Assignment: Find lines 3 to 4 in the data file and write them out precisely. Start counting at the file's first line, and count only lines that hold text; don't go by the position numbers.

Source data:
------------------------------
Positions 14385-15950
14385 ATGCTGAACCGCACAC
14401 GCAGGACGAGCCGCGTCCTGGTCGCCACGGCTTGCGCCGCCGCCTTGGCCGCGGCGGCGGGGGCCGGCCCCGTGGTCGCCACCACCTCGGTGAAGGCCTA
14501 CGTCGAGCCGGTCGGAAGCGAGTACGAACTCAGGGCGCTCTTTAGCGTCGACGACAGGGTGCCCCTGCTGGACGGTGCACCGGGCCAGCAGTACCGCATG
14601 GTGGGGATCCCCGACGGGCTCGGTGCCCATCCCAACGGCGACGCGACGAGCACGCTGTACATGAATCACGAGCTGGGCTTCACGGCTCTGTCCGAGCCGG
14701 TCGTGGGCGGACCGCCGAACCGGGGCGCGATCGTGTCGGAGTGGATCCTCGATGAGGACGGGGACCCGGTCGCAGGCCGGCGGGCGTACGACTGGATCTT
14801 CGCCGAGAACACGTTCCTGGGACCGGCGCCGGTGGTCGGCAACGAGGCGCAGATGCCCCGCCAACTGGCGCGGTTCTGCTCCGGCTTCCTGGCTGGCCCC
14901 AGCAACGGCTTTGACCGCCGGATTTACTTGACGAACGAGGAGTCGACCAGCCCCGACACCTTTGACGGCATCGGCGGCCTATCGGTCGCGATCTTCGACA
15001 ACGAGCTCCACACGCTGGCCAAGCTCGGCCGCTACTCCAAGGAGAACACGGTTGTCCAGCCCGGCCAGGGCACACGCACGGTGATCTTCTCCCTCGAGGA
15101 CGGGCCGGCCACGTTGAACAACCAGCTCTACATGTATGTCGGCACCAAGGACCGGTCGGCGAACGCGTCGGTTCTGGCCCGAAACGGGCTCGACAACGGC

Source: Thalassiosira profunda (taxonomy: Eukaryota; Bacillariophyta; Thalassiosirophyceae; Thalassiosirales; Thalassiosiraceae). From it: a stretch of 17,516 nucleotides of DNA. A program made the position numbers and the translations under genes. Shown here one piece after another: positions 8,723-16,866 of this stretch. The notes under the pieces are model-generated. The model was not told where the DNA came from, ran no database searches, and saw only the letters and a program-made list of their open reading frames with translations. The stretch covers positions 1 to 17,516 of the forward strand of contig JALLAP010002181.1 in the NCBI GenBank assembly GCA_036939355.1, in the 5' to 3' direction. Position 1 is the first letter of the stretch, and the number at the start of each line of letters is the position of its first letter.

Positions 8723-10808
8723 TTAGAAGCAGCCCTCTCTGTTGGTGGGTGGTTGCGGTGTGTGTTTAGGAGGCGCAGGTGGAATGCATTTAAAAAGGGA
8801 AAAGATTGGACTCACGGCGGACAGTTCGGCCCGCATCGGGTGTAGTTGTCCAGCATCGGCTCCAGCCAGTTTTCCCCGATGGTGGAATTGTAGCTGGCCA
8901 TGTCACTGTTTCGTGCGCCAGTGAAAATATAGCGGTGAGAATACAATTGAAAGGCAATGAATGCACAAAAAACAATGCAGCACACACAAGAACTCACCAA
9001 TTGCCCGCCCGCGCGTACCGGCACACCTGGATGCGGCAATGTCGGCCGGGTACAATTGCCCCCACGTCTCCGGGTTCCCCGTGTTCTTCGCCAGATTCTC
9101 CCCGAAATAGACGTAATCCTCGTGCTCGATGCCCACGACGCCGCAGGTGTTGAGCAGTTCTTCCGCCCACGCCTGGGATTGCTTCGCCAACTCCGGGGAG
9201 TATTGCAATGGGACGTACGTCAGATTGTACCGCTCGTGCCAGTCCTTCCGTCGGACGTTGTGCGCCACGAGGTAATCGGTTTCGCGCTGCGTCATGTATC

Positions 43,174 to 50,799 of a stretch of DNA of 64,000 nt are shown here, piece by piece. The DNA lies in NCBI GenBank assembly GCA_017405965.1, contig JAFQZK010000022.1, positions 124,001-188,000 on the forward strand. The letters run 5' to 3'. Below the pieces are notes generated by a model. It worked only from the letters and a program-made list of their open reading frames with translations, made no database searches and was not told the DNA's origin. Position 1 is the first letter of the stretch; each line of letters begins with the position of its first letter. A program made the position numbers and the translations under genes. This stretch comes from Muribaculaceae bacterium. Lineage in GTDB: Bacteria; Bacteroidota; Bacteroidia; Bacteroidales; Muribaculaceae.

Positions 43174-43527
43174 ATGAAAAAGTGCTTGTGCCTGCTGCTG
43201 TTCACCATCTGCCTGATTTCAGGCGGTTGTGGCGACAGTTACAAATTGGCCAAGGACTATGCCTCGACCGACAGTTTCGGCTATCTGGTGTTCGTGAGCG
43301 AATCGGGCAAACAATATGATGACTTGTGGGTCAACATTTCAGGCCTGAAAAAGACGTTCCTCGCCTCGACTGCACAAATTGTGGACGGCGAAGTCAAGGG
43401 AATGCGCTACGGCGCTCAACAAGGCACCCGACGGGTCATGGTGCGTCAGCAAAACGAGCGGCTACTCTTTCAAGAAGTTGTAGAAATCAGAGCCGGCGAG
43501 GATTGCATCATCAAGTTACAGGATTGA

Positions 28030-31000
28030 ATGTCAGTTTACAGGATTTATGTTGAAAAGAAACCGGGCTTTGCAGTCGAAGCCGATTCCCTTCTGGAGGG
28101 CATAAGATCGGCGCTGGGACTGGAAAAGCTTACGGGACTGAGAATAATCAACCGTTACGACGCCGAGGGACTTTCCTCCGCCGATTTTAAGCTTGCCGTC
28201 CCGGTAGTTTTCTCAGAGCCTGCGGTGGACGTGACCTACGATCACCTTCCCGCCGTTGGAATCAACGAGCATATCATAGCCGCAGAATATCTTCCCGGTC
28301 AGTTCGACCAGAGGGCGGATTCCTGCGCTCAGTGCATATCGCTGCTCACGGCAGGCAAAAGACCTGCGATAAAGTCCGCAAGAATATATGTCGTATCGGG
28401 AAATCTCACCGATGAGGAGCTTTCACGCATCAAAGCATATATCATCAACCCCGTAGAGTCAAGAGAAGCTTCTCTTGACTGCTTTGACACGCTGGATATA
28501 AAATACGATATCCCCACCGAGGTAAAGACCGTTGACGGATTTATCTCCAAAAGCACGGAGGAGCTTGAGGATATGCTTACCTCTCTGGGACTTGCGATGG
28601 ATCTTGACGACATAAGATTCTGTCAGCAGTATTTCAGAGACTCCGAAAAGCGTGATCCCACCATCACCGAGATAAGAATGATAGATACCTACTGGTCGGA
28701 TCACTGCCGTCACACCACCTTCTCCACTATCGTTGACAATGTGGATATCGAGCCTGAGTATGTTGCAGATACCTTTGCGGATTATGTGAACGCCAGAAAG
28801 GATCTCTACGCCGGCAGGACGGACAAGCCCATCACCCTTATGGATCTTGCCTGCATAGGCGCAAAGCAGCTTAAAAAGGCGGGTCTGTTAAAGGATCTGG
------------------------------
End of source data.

14401 GCAGGACGAGCCGCGTCCTGGTCGCCACGGCTTGCGCCGCCGCCTTGGCCGCGGCGGCGGGGGCCGGCCCCGTGGTCGCCACCACCTCGGTGAAGGCCTA
14501 CGTCGAGCCGGTCGGAAGCGAGTACGAACTCAGGGCGCTCTTTAGCGTCGACGACAGGGTGCCCCTGCTGGACGGTGCACCGGGCCAGCAGTACCGCATG